First it was the CyberCrime Act of 2015. Then, it was a newfound obsession with fake news that was used to justify social media censorship. And now, our government has found a new and even more creative way to undermine our freedoms: hate speech.
The Minister of Information and Culture, Lai Mohammed, defended this pattern of increasingly repressive policies by claiming that “purveyors of fake news and hate speech” would not go unpunished. Needless to say, hateful rhetoric is harmful and dangerous and liable to cause death
and destruction. As a result, any responsible government must keep it in check. However, the truth of the matter is that the incumbent party is merely using national security as an excuse to
target its most outspoken critics.
One of such example is the unlawful detention of human rights activist and founder of Sahara Reporters, Omoyele Sowore. Sowore is currently being detained by the Department of State Services for organising a peaceful protest. Worse still, the Federal High Court sitting in Abuja has imposed an extortionate ₦100m bail with two sureties on Sowore’s freedom, both of whom have to be landowners and residents in Abuja. All of this is based on allegations that Sowore was in contact with unnamed foreign actors with intent to destabilize Nigeria. Sowore’s case is just the latest and most disheartening in a recent trend of activists, journalists, and social media commentators being erroneously arrested by the government for “hate speech” or “treason” when exercising their constitutional rights to free speech.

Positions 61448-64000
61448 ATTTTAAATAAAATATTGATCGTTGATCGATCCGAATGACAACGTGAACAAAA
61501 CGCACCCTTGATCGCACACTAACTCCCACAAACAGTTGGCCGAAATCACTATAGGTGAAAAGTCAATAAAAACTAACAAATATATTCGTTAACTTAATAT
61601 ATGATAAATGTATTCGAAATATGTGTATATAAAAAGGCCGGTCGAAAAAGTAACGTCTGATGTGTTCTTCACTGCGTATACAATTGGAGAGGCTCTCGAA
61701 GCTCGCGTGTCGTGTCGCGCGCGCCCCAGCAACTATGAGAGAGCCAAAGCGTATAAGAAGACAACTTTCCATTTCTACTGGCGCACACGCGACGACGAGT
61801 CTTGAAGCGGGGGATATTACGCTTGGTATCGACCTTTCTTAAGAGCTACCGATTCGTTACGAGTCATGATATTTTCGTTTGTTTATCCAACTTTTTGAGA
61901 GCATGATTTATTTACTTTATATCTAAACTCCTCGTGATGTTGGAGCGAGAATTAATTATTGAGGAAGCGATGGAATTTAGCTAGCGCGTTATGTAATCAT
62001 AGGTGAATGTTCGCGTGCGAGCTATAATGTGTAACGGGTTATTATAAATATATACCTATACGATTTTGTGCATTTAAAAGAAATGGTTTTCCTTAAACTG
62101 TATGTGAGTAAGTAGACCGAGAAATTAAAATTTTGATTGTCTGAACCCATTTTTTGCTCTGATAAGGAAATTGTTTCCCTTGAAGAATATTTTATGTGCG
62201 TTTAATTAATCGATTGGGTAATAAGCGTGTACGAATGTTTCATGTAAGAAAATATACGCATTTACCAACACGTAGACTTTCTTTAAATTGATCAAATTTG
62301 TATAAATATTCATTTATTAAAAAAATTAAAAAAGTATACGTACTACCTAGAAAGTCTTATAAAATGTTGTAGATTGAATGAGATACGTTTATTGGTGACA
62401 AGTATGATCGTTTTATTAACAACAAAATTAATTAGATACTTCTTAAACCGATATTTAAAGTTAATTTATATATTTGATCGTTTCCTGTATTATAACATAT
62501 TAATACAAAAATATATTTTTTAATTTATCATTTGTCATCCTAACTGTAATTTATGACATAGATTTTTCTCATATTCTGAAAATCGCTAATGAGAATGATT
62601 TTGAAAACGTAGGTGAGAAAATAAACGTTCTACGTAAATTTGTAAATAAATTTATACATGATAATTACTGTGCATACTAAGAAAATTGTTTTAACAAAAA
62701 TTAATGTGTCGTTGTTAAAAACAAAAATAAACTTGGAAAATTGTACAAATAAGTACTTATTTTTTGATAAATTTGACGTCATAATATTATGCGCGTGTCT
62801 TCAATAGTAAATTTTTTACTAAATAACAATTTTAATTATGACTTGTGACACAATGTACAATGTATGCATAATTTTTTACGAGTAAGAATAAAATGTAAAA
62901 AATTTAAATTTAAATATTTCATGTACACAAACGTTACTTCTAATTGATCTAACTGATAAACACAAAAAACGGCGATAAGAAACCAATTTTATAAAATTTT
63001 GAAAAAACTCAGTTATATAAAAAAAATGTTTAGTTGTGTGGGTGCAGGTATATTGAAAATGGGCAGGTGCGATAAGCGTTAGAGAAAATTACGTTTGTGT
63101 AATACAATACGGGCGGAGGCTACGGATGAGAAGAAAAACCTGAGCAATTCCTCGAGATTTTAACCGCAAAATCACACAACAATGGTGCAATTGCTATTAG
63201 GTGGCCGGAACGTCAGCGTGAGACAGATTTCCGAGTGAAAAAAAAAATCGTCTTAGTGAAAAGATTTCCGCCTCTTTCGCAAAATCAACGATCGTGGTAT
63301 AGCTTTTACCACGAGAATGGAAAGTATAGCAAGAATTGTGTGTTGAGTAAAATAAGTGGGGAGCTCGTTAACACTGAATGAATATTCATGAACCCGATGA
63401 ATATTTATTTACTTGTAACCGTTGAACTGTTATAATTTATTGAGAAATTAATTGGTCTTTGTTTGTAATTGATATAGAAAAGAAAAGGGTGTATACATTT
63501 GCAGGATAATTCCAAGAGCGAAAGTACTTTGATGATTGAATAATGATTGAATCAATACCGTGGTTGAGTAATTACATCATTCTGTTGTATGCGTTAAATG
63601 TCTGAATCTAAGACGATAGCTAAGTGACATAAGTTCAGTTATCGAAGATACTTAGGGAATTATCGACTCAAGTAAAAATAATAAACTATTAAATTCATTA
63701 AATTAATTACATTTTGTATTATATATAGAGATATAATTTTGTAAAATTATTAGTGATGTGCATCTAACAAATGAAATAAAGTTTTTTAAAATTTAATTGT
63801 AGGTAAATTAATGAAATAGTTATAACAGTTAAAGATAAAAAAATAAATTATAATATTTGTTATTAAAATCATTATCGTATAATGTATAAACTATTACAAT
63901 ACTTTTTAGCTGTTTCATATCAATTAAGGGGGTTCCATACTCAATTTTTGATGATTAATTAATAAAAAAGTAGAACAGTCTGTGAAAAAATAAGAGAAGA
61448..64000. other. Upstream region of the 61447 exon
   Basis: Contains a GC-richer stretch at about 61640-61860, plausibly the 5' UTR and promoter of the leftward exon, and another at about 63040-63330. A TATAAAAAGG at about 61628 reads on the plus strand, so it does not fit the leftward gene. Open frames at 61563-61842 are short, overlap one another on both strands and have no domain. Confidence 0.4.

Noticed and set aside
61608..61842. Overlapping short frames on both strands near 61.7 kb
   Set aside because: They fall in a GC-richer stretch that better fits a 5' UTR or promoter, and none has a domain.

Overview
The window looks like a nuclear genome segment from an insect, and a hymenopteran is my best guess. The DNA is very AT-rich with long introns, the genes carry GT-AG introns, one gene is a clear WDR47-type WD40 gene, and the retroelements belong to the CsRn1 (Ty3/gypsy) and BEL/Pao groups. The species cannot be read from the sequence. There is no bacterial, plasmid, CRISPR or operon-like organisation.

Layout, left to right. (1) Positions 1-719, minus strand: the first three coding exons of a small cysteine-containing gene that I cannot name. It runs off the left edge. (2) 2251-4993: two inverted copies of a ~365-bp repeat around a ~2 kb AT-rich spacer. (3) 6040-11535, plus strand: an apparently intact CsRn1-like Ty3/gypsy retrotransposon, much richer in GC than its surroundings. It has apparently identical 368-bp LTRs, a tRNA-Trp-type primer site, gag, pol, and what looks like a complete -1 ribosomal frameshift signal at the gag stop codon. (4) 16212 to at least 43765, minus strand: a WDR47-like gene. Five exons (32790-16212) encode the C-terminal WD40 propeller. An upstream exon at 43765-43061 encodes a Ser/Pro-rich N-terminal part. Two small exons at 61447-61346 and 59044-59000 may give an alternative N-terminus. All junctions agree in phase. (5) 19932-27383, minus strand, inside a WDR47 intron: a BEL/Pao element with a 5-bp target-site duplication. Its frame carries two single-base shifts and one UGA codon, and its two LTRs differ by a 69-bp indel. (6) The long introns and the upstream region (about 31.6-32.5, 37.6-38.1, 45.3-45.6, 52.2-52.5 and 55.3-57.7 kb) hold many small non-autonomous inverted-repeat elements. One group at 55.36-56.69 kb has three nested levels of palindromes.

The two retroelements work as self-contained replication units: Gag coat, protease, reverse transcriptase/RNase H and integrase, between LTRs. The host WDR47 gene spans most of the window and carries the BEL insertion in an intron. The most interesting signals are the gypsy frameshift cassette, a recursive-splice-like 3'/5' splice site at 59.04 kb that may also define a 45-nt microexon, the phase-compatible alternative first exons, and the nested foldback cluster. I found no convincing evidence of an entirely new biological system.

If one were to take a closer look at the pattern of criticism and arrest, it becomes clear that the federal government is applying a rather generous definition of these terms in order to silence any of those who oppose it.
According to the Merriam-Webster dictionary, treason refers to “the offense of attempting by overt acts to overthrow the government of the state to which the offender owes allegiance”. Hate speech is speech expressing hatred of a particular group of people. Therefore, any statement which holds the government accountable for its failures and demands the dramatic overhaul our country needs to reach its full potential is neither hate speech nor treason. Treason cannot result from subversive speech and written content unless this content overtly calls for an end to the government. Sowore and other activists seek reform, not anarchy.
Furthermore, the government is not a particular group of people, but an institution. It is therefore impossible to disseminate hate speech against the government. In light of all of this, our so-called Federal Republic is no different from the military dictatorships which preceded it. Even the oppressive leaders are the same.
One could argue that this vile perversion of the basic principles of democracy are to be expected. After all, we put an ex-dictator in Aso Rock this year for a second term. How could we expect such a politician to even know what democracy means?
Funmilayo Adetokunbo A-A, a political and International Affairs Analyst, writes from Somerset, England, United Kingdom.